When your teeth experience problems, this actually affects your whole mouth down to the bone. Your jaw bone will actually deteriorate without proper care, especially if you have missing teeth, which is why dentists are so adamant about having you brush and floss. When your teeth are cracked or infected and it becomes painful or embarrassing to chew and smile, action needs to be taken.

If someone hasn’t cared properly for their teeth, teeth may need to be removed. If a tooth has rotted, past the point of a cavity, it can develop abscesses or decay that impacts the inside of your teeth. Once the inside pulp of your tooth has been infected, the tooth may have to be removed before the infection spreads along the root and infects other parts of your jaw bone and teeth.

It can be difficult to get all of the infection out of a tooth, but many processes are in place to remove it. Cavities can be filled, teeth can be descaled, root canals can be emptied, teeth can be extracted. However, the later stages of decay as well as tooth removal can impact the layout and health of your other teeth.

Gaps caused by extracted teeth can actually cause the rest of your teeth to shift, causing everything from crooked teeth to bite issues. A missing tooth can also cause deterioration in your jaw bone and can cause your face to look sunken in. Having this gap filled in with an implant will prevent your other teeth from shifting and your jaw bone from regressing.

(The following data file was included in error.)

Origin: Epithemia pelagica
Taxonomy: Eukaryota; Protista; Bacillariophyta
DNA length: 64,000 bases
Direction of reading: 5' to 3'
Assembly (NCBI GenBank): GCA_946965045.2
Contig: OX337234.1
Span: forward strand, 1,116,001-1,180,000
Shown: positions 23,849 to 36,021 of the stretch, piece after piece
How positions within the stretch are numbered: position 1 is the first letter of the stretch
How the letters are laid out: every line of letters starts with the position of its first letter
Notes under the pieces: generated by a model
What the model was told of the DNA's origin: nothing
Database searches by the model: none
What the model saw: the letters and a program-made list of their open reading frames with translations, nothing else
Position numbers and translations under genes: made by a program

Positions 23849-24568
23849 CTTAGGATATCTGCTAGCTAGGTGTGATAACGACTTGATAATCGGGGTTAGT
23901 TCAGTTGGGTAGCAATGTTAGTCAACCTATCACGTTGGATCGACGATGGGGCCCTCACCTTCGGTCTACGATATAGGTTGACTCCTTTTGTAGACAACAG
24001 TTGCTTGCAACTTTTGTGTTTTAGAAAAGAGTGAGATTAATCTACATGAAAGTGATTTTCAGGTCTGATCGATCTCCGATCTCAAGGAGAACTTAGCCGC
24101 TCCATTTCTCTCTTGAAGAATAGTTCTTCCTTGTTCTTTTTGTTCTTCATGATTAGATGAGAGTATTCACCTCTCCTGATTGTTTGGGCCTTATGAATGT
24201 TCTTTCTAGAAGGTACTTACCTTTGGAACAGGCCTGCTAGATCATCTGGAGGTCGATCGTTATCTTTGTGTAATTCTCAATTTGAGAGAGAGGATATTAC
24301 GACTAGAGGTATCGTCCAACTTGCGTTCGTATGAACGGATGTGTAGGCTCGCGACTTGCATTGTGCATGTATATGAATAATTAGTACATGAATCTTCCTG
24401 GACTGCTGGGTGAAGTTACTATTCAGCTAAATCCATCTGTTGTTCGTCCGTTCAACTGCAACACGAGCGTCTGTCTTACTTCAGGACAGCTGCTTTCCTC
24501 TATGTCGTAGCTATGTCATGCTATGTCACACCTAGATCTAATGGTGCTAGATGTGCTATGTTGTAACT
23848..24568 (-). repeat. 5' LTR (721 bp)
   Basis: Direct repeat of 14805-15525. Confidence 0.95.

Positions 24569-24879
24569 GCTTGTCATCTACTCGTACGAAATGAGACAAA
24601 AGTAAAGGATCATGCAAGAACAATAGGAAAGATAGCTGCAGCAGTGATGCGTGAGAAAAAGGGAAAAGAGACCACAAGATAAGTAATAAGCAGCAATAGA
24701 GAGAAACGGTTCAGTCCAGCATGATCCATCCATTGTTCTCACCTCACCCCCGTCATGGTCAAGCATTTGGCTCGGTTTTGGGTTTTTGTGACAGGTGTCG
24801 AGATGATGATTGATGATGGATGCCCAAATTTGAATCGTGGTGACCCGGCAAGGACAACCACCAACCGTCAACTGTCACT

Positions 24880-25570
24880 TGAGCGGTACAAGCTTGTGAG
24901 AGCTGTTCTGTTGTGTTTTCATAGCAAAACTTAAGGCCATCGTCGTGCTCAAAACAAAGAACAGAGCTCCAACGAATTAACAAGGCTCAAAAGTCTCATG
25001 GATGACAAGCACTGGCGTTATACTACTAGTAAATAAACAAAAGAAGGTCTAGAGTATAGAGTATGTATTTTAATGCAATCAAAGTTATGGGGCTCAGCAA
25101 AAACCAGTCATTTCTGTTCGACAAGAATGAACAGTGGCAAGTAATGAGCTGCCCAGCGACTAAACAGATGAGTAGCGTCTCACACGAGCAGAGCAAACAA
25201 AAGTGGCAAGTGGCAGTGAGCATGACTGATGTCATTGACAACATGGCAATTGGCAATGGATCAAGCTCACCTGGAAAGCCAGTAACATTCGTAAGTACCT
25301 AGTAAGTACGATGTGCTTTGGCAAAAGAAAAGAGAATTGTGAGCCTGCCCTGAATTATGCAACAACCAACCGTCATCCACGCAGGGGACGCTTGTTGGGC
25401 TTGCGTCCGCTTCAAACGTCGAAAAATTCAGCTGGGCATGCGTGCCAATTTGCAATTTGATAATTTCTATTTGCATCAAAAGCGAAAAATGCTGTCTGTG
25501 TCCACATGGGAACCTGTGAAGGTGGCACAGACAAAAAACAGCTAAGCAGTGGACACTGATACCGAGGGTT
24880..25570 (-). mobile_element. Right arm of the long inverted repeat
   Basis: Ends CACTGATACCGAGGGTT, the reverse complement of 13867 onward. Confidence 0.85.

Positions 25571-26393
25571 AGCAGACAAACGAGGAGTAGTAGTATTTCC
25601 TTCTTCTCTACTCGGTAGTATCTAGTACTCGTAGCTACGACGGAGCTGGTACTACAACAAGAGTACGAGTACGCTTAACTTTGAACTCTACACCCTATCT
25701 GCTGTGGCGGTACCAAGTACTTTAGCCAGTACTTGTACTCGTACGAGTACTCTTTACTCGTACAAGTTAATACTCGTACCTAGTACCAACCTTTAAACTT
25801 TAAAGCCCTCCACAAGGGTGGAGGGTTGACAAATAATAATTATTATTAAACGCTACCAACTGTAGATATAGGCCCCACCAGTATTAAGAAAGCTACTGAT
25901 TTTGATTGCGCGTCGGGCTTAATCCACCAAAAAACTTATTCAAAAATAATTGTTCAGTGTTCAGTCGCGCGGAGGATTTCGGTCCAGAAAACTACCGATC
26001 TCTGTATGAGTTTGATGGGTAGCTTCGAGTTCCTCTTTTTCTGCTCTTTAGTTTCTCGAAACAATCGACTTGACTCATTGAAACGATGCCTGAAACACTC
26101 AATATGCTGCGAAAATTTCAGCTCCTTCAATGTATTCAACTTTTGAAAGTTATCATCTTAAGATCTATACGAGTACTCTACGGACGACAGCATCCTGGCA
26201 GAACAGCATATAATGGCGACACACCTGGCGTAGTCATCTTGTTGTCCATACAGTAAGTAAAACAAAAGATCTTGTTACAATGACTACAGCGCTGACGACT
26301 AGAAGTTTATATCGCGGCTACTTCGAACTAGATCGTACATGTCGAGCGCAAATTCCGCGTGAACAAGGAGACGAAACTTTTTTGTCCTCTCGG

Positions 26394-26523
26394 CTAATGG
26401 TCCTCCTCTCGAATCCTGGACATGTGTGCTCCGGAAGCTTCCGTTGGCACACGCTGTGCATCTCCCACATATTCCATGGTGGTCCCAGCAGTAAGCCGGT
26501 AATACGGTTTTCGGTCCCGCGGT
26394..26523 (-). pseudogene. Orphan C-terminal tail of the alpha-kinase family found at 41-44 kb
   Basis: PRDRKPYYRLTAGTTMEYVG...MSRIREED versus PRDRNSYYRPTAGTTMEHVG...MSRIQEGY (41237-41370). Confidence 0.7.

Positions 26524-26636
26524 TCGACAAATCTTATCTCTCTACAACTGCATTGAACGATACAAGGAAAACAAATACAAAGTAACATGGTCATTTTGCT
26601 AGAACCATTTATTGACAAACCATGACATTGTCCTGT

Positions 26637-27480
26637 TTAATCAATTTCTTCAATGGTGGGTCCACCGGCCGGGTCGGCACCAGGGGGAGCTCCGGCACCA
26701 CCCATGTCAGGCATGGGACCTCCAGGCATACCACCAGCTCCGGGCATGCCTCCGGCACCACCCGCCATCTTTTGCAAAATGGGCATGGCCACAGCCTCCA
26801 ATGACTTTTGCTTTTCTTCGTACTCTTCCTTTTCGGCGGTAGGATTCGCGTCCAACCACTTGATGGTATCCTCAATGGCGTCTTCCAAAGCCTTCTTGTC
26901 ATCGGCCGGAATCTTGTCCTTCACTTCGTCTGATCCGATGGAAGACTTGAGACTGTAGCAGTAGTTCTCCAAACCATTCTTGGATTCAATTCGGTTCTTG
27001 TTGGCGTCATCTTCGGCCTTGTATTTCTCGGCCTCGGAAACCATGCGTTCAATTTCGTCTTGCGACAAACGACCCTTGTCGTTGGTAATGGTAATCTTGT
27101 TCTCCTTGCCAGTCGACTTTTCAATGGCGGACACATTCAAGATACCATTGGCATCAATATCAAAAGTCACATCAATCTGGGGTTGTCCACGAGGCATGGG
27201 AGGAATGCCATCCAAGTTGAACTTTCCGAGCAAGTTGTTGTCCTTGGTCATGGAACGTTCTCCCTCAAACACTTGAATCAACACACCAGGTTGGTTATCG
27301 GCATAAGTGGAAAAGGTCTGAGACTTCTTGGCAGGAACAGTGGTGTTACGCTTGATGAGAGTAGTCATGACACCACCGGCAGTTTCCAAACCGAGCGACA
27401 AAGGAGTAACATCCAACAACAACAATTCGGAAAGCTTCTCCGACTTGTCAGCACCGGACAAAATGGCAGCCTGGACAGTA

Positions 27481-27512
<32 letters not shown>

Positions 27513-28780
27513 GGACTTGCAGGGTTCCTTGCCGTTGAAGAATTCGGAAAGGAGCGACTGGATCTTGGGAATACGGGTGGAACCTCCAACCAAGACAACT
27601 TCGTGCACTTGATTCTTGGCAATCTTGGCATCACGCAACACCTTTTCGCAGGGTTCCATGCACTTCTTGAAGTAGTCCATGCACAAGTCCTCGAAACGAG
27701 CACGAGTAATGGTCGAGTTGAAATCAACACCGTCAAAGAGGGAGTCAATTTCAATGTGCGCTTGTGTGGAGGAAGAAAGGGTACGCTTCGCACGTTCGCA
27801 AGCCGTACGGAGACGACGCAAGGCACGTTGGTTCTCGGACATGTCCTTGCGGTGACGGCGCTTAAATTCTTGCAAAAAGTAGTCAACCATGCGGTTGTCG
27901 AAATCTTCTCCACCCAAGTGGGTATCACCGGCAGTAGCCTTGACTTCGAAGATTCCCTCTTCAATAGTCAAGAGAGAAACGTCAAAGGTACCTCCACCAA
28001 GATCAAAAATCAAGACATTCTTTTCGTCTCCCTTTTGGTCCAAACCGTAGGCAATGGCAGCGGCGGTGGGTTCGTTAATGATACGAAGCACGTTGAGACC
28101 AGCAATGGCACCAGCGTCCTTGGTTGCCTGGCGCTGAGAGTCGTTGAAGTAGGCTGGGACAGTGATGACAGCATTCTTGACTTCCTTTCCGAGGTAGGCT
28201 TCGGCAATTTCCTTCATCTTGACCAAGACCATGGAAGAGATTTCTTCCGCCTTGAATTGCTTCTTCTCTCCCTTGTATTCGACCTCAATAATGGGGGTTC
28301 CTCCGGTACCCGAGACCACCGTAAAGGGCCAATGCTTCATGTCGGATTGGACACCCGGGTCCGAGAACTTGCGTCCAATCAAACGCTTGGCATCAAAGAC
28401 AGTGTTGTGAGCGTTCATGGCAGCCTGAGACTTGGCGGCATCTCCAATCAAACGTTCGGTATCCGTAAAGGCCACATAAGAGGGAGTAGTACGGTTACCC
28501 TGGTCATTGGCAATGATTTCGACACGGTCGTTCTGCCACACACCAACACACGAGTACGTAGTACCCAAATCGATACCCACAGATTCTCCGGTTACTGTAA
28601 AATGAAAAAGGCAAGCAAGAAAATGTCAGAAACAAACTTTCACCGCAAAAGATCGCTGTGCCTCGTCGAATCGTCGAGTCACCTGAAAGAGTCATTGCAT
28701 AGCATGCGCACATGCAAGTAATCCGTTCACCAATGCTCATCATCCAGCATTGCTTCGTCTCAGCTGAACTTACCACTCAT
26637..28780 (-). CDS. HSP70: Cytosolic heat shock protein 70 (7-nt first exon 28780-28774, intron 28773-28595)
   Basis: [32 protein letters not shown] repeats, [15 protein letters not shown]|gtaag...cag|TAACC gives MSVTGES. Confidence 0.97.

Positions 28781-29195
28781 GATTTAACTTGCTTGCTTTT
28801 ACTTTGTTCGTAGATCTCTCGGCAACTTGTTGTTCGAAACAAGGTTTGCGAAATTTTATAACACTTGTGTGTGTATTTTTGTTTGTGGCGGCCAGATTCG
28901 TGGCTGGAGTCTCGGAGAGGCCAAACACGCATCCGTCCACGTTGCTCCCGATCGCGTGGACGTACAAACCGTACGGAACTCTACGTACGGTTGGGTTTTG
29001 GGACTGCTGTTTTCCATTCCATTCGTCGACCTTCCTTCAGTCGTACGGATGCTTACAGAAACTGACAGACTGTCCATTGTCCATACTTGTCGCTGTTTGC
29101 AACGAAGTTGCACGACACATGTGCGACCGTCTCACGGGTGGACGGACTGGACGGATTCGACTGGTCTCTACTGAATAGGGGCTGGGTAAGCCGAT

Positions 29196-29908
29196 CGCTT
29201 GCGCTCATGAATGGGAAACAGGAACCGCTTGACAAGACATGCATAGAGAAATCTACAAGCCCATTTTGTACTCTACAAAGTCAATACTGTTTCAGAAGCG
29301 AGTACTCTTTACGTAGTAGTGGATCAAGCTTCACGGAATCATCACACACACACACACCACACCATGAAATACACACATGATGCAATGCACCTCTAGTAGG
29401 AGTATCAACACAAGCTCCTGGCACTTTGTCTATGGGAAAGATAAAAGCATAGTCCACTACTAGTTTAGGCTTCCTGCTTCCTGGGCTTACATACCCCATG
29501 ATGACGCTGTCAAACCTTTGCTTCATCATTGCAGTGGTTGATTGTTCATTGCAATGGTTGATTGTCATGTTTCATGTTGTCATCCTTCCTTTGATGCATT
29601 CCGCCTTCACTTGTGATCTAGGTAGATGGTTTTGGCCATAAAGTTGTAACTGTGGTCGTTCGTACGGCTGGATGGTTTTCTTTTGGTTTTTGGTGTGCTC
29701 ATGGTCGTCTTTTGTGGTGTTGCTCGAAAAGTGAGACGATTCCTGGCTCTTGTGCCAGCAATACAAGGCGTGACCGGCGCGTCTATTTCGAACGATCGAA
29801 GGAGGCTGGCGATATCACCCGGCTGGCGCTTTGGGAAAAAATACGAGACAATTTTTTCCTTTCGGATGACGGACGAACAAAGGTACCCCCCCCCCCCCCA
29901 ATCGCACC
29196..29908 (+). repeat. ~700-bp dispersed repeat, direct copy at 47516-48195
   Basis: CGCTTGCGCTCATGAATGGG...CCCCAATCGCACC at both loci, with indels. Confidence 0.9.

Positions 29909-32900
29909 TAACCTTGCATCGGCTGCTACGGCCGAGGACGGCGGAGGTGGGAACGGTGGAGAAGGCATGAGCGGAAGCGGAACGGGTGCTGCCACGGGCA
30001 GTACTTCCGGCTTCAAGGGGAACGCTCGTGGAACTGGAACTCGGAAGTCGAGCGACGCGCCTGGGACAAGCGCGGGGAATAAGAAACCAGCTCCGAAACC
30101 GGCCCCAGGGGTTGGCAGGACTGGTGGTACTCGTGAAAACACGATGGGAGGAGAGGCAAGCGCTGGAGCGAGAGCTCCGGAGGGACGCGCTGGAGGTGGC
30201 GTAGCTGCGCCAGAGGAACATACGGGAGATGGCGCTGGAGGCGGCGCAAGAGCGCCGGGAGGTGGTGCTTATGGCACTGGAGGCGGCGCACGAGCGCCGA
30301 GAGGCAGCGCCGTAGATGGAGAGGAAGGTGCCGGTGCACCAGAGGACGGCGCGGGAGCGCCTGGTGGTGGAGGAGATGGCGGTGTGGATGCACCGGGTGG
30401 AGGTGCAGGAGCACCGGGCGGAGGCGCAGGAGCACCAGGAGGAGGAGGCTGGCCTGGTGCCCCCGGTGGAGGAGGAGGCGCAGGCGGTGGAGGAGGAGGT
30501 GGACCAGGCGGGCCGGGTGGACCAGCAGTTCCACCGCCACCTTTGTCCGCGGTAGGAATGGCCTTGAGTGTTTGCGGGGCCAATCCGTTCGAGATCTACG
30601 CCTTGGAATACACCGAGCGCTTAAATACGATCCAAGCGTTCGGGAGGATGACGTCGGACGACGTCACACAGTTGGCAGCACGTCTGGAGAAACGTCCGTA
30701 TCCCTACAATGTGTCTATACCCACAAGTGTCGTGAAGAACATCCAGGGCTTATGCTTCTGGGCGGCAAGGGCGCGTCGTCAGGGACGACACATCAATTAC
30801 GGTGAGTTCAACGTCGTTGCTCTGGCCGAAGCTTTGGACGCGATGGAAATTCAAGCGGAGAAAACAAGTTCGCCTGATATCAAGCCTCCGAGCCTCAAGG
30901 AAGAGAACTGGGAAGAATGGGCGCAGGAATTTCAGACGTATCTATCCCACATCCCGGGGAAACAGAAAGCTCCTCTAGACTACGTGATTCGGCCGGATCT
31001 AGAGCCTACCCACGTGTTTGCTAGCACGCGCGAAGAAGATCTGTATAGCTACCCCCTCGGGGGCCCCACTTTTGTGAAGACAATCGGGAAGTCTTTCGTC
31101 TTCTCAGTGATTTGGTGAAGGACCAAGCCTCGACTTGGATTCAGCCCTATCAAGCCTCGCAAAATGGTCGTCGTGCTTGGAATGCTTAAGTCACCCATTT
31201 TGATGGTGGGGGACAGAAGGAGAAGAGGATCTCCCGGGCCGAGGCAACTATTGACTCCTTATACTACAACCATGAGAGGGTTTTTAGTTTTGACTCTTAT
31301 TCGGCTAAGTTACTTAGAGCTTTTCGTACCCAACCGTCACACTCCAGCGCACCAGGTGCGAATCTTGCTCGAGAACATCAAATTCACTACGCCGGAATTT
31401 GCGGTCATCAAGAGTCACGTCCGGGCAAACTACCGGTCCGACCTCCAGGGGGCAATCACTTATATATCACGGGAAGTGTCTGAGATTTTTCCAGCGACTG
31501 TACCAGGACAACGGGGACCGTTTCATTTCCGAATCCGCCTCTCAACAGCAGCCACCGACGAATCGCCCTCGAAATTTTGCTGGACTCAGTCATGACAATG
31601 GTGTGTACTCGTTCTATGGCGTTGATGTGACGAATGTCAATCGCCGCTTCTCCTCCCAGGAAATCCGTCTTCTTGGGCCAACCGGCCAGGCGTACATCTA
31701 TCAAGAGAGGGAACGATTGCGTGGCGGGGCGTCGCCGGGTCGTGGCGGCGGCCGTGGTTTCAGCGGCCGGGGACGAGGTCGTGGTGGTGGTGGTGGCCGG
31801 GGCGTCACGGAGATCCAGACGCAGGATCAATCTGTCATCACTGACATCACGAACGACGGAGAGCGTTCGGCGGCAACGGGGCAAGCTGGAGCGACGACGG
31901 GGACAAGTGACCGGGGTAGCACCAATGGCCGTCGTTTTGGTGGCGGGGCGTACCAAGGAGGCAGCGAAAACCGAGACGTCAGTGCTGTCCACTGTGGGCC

In Comparison

Dentures and bridges can't change this, although they can cover the gap from view which is many people's concern. Having a cracked or broken tooth, or having a missing tooth, is often seen as shameful and impacts the confidence of those missing the teeth. While covering the area with removable dentures or a non-implanted cap of a bridge across the missing tooth will make your teeth appear whole, it won't fill the hole in the bone and gums.

To make dental bridges, you have to grind down healthy teeth into abutment shapes that can receive crowns on either side of the open gum. The bridge is then cemented down over the hole. The cement can still be loose and have to be adjusted.

Dentures also can't fill the missing tooth, just cover the empty gums. Whether you have a partial denture that covers nearby gums and places a faux tooth over your empty gum or full dentures across the entire top or bottom of your mouth, dentures won't fill in the tooth root area underneath your gums. They also require additional care, such as being taken out while eating and sleeping, requiring denture paste when put in, and needing extra cleaning.

Worth Trying Dental Implants

If you are in need of replacing teeth, dental implants are the most healthy and maintenance-free option for your mouth. Obviously, it is best to keep your natural teeth healthy and connected, but in cases where this can't be or hasn't been done, having a dental implant keeps the jaw and surrounding teeth in place, healthy, and pain-free.

If you are in the Tarzana, Arizona area and believe you might need dental implants services, call Dental Plus Tarzana where you can get an evaluation scheduled.